Bloomberg Opinion writers have explored what it means to suddenly have a long-held constitutional right taken away. Here are some highlights:
• The US Food and Drug Administration’s new rule to make drugs used to induce abortion in early pregnancy more easily accessible is a step in the right direction, but too cautious: “The FDA should have gone further and having to drop the unnecessary hurdles complicate the efforts of pharmacies to deliver the medication.” —Sarah Green Carmichael
• The Dobbs ruling is more evidence of an increasingly politicized Supreme Court and the legacy of Donald Trump’s divisive administration: the conservative court follows “a game plan to turn back the clock to an era when personal liberty depended on the state in which you lived. —Noah Veldman
• Economist Caitlin Myers discusses the lasting, damaging consequences of allowing the government to determine when a woman becomes a mother. “If they use abortion to prevent an unwanted birth, what happens? They earn more, they avoid poverty – and not only for themselves, but also for the children they will have later.” — Clara F. Marques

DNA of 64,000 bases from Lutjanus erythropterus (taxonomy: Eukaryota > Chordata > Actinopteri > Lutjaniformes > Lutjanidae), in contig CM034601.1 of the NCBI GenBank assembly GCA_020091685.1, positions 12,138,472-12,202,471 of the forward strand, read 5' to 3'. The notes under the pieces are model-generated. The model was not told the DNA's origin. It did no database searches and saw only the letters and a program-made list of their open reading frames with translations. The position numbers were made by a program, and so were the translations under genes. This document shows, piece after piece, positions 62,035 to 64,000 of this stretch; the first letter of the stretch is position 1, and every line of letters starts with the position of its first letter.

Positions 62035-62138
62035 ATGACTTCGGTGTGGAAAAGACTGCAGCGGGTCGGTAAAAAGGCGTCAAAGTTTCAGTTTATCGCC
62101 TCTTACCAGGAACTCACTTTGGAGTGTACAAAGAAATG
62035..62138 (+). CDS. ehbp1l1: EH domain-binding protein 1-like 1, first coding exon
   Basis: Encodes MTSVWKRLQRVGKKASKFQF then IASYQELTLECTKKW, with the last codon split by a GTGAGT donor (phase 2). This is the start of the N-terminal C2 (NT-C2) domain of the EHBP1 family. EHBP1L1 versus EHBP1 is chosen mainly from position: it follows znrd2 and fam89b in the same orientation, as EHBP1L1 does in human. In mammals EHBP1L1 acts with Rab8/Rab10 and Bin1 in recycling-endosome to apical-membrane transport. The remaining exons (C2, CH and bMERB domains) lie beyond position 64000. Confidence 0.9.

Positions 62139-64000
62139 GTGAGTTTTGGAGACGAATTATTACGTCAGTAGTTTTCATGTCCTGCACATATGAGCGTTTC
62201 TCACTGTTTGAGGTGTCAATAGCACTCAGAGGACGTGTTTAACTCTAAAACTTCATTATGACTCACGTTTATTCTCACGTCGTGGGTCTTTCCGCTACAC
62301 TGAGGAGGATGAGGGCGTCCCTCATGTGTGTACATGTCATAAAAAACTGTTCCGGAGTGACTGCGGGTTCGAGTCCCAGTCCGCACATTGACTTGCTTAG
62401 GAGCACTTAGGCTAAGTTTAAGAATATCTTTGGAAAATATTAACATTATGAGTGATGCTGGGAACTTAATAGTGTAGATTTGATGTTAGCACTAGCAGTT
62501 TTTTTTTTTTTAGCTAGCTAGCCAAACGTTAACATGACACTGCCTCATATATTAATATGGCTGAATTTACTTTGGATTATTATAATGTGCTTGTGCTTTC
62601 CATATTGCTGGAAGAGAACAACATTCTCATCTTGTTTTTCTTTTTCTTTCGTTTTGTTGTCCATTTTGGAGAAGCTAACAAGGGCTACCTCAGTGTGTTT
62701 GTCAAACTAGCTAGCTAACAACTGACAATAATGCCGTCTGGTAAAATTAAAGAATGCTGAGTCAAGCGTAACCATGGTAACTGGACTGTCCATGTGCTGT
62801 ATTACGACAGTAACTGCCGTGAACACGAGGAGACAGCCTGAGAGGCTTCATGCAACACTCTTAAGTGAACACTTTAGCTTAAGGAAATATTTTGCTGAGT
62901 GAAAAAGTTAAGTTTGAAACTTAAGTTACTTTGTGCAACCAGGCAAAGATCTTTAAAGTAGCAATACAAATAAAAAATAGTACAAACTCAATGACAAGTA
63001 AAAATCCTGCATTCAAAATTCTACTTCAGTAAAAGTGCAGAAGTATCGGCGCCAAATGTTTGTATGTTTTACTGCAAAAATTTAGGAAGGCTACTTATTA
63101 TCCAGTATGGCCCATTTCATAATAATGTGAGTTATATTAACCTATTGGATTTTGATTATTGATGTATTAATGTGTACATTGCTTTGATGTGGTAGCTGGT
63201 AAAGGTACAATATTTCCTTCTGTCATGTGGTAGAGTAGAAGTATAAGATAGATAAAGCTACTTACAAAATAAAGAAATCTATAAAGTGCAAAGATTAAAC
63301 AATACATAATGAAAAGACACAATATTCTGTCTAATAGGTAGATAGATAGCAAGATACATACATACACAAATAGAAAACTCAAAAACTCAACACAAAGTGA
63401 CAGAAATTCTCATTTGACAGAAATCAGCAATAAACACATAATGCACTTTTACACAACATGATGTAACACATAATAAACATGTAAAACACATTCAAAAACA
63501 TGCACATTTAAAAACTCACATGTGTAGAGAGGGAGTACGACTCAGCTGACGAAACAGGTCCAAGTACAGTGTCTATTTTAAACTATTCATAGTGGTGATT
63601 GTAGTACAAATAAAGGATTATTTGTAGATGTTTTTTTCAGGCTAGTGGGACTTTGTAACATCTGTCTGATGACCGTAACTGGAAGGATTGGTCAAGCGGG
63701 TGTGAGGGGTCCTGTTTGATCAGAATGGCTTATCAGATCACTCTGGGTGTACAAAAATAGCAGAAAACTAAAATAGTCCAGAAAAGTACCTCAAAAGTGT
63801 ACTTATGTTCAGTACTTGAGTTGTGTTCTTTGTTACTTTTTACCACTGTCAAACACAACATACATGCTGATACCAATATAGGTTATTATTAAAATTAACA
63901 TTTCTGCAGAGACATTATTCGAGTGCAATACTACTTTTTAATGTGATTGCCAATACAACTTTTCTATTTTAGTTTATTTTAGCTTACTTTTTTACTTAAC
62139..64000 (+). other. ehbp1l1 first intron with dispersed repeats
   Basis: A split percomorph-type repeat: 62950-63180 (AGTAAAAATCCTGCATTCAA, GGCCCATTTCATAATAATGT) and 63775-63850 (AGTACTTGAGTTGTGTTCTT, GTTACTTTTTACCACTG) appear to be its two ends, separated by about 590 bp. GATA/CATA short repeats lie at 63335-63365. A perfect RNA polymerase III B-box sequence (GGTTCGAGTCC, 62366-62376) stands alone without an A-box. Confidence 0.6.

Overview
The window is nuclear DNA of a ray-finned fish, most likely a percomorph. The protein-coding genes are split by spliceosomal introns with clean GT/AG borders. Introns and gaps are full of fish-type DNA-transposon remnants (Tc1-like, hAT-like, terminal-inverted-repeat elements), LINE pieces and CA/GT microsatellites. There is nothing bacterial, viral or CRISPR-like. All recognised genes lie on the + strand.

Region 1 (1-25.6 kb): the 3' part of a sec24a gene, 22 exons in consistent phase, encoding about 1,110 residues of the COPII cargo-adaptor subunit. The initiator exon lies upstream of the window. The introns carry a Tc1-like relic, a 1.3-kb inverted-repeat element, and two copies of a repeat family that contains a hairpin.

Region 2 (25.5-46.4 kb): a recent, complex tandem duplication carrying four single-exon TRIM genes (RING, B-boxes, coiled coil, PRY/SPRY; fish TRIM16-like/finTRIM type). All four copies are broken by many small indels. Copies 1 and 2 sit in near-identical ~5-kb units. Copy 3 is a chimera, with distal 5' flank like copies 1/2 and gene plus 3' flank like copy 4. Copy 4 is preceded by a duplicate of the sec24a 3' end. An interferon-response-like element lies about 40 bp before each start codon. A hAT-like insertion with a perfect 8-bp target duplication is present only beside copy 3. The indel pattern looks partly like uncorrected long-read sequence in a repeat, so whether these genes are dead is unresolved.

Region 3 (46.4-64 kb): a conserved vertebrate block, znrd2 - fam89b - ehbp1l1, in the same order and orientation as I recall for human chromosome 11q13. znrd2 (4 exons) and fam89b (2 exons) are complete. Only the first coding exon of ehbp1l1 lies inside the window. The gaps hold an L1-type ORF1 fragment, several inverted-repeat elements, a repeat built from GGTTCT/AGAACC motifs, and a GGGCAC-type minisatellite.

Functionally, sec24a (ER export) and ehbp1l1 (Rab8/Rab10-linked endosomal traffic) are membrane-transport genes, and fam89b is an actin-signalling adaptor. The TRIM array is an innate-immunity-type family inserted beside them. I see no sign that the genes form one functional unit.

• Voter outrage over the loss of abortion rights for women helped Democrats fend off a red wave in November. Now they look to key battlefield states that can help them exploit the problem in the general election, when the stakes are even higher: “In 2024, they will defend not only with the White House, but also with 23 Senate seats.” — Juliana Goldman
• Policymakers in states where abortion remains legal should broaden access to the procedure: “Why do we rely so heavily on abortion clinics? Why can’t doctors’ offices and hospitals take more of the burden?” —Sarah Green Carmichael
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